5 Foods that are Good for Stress

Calm your senses with these top five foods that are good for stress.

5 Foods That Are Good For Stress photo

The best foods to eat when you are feeling stressed.

We tend to go for high-energy foods when feeling stressed, anxious or tired, such as foods high in sugar. This is likely an evolutionary trait to promote fat storage and aid survival during difficult times. However, in the modern western world, we have greater access to food all year round and we generally lead more sedentary lifestyles. Therefore the frequent consumption of high-sugar foods is not as necessary for survival and tends to have a negative effect on our health long-term, such as increasing the risk of diabetes, high cholesterol and cardiovascular disease.

Instead, it is important to choose foods rich in specific nutrients that help to reduce stress and support a healthy nervous system. For example, magnesium, B vitamins, vitamin C and tryptophan. Fermented foods also support gut health which is important since chronic stress can disrupt gut function and have implications on mental health. Foods good for stress are discussed in more detail below.

Top 5 foods to eat when stressed
1. Dark, leafy green vegetables

These are a great source of magnesium which is a mineral that helps to promote relaxation of the nervous system. It can also improve tolerance to stressful situations when adequate amounts are consumed. Magnesium can be depleted during prolonged stress therefore eating dark, leafy greens such as kale, spinach, spring greens, rocket and swiss chard, are important foods for stress. They are also a good source of vitamin B9 (folate) which helps the body convert food into energy.

2. Dark chocolate

Dark chocolate (70%+) is another good source of magnesium, which could partly explain why chocolate can be so alluring as comfort food. Dark chocolate also contains high levels of cocoa polyphenols which help to feed our beneficial gut bacteria. This is important as the gut and brain communicate with each other via the gut-brain axis. A healthy gut is thought to have a positive effect on brain function and mental wellbeing. Consuming cacao polyphenols may also help to reduce inflammation which is associated with chronic stress, due to their antioxidant properties.

3. Turkey or chicken

Serotonin, known as the ‘happy hormone’, helps to regulate mood but can be depleted during chronic stress. Turkey and chicken are good sources of the amino acid tryptophan which plays a role in serotonin production. Plant sources include tofu, soybeans and pumpkin seeds.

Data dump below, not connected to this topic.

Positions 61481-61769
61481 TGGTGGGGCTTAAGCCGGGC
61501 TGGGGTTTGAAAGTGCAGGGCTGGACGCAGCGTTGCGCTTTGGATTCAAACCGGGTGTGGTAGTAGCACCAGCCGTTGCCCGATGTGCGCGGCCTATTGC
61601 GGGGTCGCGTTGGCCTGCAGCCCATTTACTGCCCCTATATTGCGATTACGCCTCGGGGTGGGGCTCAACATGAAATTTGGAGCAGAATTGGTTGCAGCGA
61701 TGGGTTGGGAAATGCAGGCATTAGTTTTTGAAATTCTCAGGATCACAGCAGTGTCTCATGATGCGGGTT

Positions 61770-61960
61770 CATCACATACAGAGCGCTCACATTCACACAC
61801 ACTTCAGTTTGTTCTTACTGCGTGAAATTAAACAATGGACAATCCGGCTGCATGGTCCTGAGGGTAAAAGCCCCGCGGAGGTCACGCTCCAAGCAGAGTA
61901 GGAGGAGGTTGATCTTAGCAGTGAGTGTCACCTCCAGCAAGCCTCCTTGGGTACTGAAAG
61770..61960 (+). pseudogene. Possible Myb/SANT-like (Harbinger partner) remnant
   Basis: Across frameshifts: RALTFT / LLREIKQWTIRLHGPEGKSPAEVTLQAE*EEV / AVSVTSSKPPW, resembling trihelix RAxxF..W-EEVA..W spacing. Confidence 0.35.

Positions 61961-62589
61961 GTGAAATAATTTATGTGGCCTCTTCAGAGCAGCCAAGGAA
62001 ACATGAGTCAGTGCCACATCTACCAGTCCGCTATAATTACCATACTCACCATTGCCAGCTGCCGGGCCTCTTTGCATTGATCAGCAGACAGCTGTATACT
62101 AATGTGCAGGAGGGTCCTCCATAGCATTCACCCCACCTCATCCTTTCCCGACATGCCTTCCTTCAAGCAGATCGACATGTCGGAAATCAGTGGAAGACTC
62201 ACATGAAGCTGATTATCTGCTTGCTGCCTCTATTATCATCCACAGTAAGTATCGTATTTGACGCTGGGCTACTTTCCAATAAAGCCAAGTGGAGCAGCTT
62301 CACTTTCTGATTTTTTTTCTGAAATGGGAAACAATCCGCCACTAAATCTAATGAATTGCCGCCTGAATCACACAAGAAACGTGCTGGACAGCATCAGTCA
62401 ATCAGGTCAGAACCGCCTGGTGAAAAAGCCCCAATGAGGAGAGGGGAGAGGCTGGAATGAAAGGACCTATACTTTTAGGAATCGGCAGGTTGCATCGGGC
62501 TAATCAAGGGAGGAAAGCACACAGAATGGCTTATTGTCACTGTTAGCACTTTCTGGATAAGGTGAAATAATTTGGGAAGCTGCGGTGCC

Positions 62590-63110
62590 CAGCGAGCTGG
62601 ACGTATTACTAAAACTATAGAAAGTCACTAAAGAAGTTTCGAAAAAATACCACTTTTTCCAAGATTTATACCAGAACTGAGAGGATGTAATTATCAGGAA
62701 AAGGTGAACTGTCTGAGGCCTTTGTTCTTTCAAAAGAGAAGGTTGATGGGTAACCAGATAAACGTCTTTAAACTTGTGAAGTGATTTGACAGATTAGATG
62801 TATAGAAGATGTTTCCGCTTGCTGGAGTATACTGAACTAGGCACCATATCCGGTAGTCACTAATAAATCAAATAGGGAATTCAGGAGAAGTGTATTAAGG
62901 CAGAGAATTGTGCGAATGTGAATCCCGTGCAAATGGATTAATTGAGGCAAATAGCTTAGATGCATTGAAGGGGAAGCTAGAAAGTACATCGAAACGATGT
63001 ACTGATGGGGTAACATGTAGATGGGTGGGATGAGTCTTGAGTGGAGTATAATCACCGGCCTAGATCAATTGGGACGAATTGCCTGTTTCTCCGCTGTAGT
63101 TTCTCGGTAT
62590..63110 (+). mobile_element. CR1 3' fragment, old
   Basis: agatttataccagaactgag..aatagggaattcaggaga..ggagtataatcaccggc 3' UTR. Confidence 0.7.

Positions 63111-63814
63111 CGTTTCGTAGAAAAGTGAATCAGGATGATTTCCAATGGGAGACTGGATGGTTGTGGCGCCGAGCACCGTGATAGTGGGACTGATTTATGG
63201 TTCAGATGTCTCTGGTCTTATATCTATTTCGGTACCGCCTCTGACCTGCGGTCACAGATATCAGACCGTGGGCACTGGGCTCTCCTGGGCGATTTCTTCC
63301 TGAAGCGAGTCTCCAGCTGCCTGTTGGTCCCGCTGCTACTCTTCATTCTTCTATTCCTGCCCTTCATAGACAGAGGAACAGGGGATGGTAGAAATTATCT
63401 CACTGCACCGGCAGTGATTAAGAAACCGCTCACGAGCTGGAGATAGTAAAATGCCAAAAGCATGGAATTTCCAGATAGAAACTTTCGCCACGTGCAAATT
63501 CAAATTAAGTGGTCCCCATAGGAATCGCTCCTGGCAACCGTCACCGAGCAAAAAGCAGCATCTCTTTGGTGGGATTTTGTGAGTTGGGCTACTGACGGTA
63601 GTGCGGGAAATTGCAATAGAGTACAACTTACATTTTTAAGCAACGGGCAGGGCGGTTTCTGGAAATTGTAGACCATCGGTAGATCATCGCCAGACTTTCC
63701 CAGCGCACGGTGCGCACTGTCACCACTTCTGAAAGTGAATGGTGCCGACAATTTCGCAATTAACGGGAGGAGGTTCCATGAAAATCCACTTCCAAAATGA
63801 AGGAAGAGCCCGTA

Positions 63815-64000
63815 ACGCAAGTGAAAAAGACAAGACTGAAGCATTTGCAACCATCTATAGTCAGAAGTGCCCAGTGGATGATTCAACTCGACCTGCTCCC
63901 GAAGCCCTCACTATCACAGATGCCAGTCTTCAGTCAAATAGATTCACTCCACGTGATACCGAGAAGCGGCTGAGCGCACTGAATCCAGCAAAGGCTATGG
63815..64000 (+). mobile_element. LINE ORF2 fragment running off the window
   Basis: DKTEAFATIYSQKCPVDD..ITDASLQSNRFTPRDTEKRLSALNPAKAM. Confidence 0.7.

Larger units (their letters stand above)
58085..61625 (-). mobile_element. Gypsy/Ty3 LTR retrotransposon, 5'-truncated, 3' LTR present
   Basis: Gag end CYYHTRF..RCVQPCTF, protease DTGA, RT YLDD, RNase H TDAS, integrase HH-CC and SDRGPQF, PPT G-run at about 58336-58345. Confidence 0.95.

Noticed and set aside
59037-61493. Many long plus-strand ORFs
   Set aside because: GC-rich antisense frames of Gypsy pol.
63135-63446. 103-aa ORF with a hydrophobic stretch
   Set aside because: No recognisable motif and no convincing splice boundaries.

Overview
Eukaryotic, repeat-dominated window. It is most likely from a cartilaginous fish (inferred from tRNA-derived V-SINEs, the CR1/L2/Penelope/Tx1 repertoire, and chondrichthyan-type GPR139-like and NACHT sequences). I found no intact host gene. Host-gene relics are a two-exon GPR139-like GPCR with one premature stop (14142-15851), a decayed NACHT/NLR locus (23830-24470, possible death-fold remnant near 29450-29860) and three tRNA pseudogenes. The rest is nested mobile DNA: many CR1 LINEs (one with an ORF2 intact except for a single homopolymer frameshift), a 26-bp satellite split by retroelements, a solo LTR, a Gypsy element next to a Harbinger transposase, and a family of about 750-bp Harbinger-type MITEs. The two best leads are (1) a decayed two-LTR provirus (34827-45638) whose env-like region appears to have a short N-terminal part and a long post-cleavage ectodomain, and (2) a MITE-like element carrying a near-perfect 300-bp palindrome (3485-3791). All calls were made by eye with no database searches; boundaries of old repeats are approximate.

4. Fermented foods

These foods contain live beneficial bacteria that help to support a healthy gut, which in turn can support brain function and mental wellbeing via the gut-brain axis. Consider including food such as unpasteurised sauerkraut, kombucha, kimchi, live yoghurt, kefir, tempeh and miso in your diet.

5. Vitamin-C foods

Vitamin C is required for cortisol production and can be depleted during chronic stress. You can support your body when stressed by including vitamin-C-rich foods such as bell peppers, kiwi, citrus foods, parsley, tomatoes, broccoli, strawberries and kale.


Choosing nutrient-dense foods rather than high-sugar foods when stressed is a positive dietary change you can make to support your long-term health. Foods good for stress include dark, leafy green vegetables, dark chocolate, turkey, chicken, fermented foods, and vitamin-C-rich foods.

Sorrenti, V., t al., (2020). Cocoa Polyphenols and Gut Microbiota Interplay: Bioavailability, Prebiotic Effect, and Impact on Human Health. Nutrients, 12(7), 1908. https://doi.org/10.3390/nu12071908

Leonard, W.R., Snodgrass, J.J. and Robertson, M.L., 2010. Evolutionary Perspectives on Fat Ingestion and Metabolism in Humans. pp.3–18.

Guilliams, T.G., 2018. The Role of Stress and the HPA Axis in Chronic Disease Management. 2nd ed. USA: Point Institute.

Kim, B., et al., (2016). A Review of Fermented Foods with Beneficial Effects on Brain and Cognitive Function. Preventive nutrition and food science, 21(4), 297–309. https://doi.org/10.3746/pnf.2016.21.4.297